Indonesian Court Acquits Two Prominent Rights Defenders of Defamation

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Indonesian Court Acquits Two Prominent Rights Defenders of Defamation

Fatia Maulidiyanti and Haris Azhar were accused of defaming a senior member of President Joko Widodo’s cabinet.

Indonesian Court Acquits Two Prominent Rights Defenders of Defamation

Fatia Maulidiyanti and Haris Azhar, who were yesterday acquitted in the defamation case filed by Luhut Pandjaitan, a senior member of President Joko Widodo’s cabinet.

Credit: X/KontraS

Two prominent Indonesian human rights activists have been acquitted of criminal defamation in a case filed by a prominent member of President Joko “Jokowi” Widodo’s cabinet.

In a hearing yesterday, East Jakarta District Court found Fatia Maulidiyanti and Haris Azhar not guilty of the charges, which were filed by Luhut Binsar Pandjaitan, the coordinating minister for maritime and investment affairs. “The defendants are declared free of all charges,” the judges stated in their decision, Tempo reported.

In March of last year, Haris, the executive director of the human rights NGO Lokataru, and Fatia, the coordinator of the Commission for Missing Persons and Victims of Violence (Kontras), were charged with defamation under Indonesia’s Electronic Information and Transactions Law, often known as the ITE Law for short. They also faced secondary fake news and defamation charges under the Criminal Code.

The charges referred to a YouTube video in which the activists speculated about connections military operations in the eastern Papua region and prominent mining firms. In the video, Fatia alleged that Luhut was implicated as a shareholder of one of the companies. Luhut, who filed a defamation complaint against the pair in September 2021, denies the accusations, and took particular umbrage to being described in the video as “the lord,” a reference to the almost comically broad array of duties that he has been assigned by Jokowi.

Prosecutors had earlier demanded a sentence of four years in prison for Haris and three years and six months for Fatia.

In yesterday’s hearing, Judge Muhammad Djohan Arifin said, the judges ruled that the comments made by Haris and Fatia in the YouTube did not constitute criminal defamation. The conversation was well within the bounds of legitimate opinion and analysis and their use of the word “lord” was not defamatory, they ruled, since they were simply referring to Luhut’s position in the government.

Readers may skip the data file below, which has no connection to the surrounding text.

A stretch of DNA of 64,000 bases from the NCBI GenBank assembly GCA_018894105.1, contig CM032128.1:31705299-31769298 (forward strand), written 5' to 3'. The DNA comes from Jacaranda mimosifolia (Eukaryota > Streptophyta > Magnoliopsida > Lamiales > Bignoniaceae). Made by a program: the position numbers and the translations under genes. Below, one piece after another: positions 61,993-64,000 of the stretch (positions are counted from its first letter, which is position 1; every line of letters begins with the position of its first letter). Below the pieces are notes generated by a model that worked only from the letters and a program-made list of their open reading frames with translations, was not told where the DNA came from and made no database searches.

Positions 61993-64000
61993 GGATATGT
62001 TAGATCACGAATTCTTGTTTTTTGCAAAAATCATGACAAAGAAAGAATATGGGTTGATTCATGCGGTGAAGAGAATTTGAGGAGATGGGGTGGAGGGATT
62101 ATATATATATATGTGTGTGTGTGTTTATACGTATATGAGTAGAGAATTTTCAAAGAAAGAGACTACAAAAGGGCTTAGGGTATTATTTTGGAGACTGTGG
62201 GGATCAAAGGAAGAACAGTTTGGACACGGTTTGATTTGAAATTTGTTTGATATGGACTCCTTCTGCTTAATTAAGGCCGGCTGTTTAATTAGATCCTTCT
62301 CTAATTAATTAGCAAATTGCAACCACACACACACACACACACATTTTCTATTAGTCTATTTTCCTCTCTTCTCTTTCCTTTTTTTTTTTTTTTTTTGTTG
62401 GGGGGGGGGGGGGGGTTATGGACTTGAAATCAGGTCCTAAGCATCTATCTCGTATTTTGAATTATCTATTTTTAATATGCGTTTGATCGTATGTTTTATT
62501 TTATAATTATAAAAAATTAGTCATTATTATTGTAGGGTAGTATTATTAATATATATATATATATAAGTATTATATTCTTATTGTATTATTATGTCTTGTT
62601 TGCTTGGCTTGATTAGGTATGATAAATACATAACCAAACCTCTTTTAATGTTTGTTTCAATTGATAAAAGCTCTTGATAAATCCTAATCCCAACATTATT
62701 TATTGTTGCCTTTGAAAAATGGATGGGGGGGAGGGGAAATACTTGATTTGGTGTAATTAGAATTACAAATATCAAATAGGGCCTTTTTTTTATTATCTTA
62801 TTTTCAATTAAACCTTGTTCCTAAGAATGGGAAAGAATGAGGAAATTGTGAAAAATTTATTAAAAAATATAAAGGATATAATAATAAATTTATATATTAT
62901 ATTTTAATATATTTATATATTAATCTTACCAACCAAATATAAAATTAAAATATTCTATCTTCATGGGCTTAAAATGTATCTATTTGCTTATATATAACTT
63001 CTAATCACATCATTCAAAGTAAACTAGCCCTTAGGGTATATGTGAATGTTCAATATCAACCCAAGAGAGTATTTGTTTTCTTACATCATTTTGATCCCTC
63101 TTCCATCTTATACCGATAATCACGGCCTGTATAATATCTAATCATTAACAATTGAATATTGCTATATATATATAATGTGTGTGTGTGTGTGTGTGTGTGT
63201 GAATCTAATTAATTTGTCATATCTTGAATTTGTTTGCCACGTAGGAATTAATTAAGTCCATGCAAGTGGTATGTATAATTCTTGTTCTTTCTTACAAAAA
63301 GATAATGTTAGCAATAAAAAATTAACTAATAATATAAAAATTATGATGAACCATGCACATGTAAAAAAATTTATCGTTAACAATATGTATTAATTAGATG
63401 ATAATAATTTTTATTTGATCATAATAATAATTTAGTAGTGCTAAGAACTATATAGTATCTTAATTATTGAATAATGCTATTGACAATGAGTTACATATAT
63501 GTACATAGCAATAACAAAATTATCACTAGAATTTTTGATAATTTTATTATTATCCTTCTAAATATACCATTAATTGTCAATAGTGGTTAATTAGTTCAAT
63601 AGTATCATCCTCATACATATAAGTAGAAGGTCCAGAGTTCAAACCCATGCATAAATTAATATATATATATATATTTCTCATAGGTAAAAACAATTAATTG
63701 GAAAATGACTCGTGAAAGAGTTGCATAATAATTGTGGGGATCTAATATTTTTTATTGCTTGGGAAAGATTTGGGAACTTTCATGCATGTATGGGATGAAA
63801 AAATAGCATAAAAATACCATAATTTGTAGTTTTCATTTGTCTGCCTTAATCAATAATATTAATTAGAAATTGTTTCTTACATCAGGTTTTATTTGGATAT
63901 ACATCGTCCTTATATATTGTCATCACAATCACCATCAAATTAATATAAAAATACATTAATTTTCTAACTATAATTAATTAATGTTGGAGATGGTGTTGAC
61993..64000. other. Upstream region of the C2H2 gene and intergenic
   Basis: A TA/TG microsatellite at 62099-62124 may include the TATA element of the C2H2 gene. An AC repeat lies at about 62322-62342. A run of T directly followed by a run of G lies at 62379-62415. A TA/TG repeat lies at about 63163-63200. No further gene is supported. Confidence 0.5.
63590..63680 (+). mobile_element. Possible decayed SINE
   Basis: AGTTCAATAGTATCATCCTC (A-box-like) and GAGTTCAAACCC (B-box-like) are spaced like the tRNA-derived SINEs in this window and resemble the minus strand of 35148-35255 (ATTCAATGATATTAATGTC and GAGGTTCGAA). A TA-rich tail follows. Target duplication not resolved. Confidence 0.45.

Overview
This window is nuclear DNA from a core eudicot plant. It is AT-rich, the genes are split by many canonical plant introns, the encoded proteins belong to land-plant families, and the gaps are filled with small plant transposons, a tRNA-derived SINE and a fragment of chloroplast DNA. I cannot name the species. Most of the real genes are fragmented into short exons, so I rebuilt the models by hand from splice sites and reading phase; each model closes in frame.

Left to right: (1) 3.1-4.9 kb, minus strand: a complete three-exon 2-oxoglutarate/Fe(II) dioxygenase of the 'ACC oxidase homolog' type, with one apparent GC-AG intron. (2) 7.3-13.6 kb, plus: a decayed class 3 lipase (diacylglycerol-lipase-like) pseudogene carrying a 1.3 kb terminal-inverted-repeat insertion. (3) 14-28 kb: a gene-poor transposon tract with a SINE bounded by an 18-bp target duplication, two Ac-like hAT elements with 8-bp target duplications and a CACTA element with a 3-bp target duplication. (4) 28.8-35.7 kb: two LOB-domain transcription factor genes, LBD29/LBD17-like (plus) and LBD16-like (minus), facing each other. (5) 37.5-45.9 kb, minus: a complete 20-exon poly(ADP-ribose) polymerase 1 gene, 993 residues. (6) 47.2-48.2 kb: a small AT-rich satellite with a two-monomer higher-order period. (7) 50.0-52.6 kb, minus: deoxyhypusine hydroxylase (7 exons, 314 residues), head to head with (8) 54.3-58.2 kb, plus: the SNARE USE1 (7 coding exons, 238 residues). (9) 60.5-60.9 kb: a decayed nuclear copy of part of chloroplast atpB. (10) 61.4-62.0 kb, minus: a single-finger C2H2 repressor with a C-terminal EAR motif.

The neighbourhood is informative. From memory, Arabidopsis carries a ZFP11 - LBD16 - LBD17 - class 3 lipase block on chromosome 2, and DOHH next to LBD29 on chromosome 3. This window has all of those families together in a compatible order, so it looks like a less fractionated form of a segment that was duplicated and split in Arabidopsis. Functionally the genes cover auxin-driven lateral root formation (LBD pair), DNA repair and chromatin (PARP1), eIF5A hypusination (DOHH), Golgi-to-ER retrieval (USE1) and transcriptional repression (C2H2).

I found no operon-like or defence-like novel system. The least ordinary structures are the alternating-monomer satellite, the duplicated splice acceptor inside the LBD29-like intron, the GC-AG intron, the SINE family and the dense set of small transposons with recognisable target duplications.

The decision was broadly applauded by rights groups, but with the caveat that the case was just one of many in which the Yuneswaran Ramaraj, a Malaysian MP and member of ASEAN Parliamentarians for Human Rights, said in a statement that the group was “encouraged” by the ruling, but called on the Indonesian government to repeal the ITE Law. It said that even after its revision last month, the legislation was “broad and ambiguous” and had been used effectively to criminalize dissent.

Amnesty International Indonesia, which likewise described the acquittal as a sign of “hope,” said that it has counted “at least 504 cases” of the ITE Law being misused in violation of the right to freedom of expression against 535 people during the period 2019-2023. Those accused under the law include activists, human rights defenders, journalists, academics, and other individuals.

In an article for The Conversation published today, Tim Mann of the University of Melbourne’s Centre for Indonesian Law, Islam, and Society wrote that while the acquittal of Haris and Fatia was “astonishing,” the case had “marked a bleak new low for freedom of expression in one of the world’s largest democracies.”

He wrote that it was just one instance in which the government had used “judicial harassment to target activists.” In contrast to “cruder tactics” such as cyberattacks or physical violence, these legal cases are “designed to lend an air of legitimacy to government repression.”

“Luhut has made it clear that the goal of the case against Haris and Fatia is to silence dissent,” Mann added. “He appears to be succeeding.”